April 07, 2020

Health care, income aside, Maine quality of life rates in top 5

WASHINGTON – Despite a drop in Maine’s average household income, and the fact that fewer people have health care, the state still ranked among the top in the nation for social and economic health, according to a United Way study released Tuesday.

The study tracked a decade of information about the state’s commitment to education, health, volunteerism, safety, environment and economics, and compared those results nationally.

Scores ranged from 0 to 1,000 with no state scoring lower than 298 or higher than 701. It gauged everything from the number of teen smokers to how long people sit in traffic. Results are supposed to highlight each state’s shortcomings and strengths, and get public policy-makers talking.

Maine received a score of 654, placing it in the top five of all 50 states. Only Minnesota, Massachusetts, Connecticut and New Hampshire were ahead.

Some of the factors contributing to Maine’s high ranking were: fewer teen dropouts, better math scores for eighth-graders, plenty of volunteers, and a drop in property and violent crimes.

The same study, however, indicated a sharp decline in many aspects of health care and the economy, such as the average household income, adjusted for inflation, that went from $36,378 in 1988 to $35,640 in 1998, the last year figures were recorded for the United Way survey.

Nancy Roberts, community impact director at the United Way of Eastern Maine, blamed the income dip on the paper mills that have shuttered their doors.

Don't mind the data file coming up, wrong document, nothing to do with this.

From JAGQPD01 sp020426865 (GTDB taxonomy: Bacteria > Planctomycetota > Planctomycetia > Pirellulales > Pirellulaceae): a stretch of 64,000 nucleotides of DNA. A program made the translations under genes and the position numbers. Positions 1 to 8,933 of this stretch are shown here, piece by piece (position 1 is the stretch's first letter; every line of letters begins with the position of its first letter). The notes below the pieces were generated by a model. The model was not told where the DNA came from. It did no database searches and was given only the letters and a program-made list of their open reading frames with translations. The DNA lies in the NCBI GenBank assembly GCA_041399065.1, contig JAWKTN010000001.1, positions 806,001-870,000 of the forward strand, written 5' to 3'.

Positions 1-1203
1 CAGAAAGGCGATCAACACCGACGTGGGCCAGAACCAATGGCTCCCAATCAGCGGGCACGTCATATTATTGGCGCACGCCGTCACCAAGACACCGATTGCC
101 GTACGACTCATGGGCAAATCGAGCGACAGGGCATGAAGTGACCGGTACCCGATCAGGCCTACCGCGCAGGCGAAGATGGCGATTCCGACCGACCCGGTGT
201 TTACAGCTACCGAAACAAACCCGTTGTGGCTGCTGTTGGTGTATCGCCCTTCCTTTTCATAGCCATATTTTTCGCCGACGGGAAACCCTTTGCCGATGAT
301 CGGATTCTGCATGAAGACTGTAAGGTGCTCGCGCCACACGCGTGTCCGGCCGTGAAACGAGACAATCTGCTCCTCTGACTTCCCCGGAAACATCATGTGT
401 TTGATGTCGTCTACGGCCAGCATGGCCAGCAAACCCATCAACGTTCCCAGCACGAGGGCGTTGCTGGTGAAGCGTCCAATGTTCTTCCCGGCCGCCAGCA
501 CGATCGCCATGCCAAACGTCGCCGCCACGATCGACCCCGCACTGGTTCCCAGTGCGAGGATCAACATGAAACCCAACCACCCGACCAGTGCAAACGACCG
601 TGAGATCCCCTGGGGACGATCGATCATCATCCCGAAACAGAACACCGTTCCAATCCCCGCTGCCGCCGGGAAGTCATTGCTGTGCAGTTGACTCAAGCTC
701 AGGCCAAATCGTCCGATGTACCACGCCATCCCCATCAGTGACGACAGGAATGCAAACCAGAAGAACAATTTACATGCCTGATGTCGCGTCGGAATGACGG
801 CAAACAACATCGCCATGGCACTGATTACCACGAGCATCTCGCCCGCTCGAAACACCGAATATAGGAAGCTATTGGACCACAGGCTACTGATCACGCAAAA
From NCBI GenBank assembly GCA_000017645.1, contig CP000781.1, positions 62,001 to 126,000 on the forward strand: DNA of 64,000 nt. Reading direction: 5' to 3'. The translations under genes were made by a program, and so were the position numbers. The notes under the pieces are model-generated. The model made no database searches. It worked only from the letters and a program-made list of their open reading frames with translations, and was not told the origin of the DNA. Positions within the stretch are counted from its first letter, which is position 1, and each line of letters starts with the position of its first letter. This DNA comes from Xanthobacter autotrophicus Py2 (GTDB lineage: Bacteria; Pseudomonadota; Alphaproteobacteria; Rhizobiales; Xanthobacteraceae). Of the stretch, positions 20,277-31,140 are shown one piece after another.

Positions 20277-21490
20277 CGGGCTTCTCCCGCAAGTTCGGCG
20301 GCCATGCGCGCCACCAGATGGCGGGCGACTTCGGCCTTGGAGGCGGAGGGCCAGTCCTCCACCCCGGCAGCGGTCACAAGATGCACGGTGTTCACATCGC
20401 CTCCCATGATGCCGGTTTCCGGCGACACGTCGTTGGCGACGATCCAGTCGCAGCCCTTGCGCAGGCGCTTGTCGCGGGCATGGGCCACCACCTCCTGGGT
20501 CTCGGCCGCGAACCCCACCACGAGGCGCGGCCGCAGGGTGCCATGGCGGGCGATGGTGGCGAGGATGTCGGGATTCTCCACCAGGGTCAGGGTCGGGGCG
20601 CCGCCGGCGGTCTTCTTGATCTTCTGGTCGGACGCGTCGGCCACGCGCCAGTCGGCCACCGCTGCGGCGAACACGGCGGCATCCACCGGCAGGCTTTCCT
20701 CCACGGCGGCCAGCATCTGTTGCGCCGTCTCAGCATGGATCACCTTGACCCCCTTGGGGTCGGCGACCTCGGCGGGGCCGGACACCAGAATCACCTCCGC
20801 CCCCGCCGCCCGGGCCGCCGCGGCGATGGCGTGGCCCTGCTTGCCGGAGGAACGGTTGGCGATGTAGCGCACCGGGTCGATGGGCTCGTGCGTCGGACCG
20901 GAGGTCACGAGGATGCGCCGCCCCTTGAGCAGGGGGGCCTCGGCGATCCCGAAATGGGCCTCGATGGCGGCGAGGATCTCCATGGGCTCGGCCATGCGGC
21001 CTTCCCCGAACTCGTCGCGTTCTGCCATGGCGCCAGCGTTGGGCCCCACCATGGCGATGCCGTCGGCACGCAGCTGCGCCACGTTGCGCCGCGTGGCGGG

Service industry jobs such as restaurants and retail outlets took up employment but did not offer the same wages, said Roberts, adding that her office has been subsidizing child care and offer job retraining for those displaced workers.

Even with the economic setbacks, people still help their neighbors and that betters everyone’s quality of life, she said.

“This state takes care of its own, whether it’s shoveling someone’s driveway or looking after a neighbor’s child when they’re sick,” Roberts said. “People definitely look out for each other.”

Charitable acts and neighbors caring for neighbors is part of the reason why Maine ranked so high, said Richard Belous, vice president of research for United Way.

“Maine residents have a strong tradition for compassion and sharing,” Belous said.

On a whole, the nation’s “caring” index mirrored the same strong social and economic health found in Maine. A vibrant economy, declining rates of violent crimes and increased educational opportunities propelled the index from an average score of 510 in 1988 to 536 in 1998, an indication that life everywhere has gotten better. The report, however, cited a lack of affordable housing and a widening gap between rich and poor as problematic for all states.

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